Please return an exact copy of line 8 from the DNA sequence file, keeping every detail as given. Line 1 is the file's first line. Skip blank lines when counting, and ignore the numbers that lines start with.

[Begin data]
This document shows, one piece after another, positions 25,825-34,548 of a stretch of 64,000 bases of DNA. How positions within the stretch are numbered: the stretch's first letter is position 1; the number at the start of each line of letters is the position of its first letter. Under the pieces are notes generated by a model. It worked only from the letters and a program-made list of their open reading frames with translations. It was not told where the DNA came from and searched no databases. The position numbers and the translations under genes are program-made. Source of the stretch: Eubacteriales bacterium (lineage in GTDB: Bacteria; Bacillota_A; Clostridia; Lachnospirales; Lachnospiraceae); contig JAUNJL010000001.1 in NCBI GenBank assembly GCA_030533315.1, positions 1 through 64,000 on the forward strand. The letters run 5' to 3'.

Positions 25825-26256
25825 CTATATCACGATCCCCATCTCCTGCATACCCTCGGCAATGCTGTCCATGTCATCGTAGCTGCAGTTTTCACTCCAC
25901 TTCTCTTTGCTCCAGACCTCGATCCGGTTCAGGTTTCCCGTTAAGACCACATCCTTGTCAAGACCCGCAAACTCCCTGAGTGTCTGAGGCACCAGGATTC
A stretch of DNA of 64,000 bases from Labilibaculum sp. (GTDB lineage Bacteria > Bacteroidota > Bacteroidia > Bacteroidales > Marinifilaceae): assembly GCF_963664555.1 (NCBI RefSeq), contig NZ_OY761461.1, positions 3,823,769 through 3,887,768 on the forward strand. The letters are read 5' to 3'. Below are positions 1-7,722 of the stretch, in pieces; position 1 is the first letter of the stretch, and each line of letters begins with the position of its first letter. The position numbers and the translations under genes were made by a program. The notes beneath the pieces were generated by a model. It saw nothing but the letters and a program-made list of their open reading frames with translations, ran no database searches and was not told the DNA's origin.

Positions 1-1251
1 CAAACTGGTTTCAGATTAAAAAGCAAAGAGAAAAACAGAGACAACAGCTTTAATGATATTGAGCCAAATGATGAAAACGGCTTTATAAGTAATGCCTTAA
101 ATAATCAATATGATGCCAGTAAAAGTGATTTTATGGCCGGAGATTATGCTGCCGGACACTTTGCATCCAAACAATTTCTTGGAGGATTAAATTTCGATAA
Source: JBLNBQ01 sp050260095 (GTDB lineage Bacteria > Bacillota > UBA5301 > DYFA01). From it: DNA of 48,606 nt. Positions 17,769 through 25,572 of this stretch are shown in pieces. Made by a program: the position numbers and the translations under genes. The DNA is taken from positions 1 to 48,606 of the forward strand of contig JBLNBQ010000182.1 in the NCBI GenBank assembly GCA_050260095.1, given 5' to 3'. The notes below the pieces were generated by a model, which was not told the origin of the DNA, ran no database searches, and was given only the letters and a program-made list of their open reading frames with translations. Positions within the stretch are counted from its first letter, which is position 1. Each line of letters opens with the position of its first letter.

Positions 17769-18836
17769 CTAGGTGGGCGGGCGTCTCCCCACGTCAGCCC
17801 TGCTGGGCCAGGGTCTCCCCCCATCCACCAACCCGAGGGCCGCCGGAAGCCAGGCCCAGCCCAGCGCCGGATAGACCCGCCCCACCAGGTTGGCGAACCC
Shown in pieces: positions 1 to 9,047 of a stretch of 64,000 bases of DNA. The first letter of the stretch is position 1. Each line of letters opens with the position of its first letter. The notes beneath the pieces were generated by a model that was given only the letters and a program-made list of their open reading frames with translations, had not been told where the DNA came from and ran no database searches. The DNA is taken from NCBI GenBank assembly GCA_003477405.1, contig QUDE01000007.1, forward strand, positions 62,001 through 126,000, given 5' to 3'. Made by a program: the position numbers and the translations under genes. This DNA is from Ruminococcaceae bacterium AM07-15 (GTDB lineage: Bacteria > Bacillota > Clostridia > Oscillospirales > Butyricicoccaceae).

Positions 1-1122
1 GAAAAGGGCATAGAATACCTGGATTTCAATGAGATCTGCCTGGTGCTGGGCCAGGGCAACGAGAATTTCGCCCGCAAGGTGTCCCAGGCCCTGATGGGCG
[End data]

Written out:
101 ATAATCAATATGATGCCAGTAAAAGTGATTTTATGGCCGGAGATTATGCTGCCGGACACTTTGCATCCAAACAATTTCTTGGAGGATTAAATTTCGATAA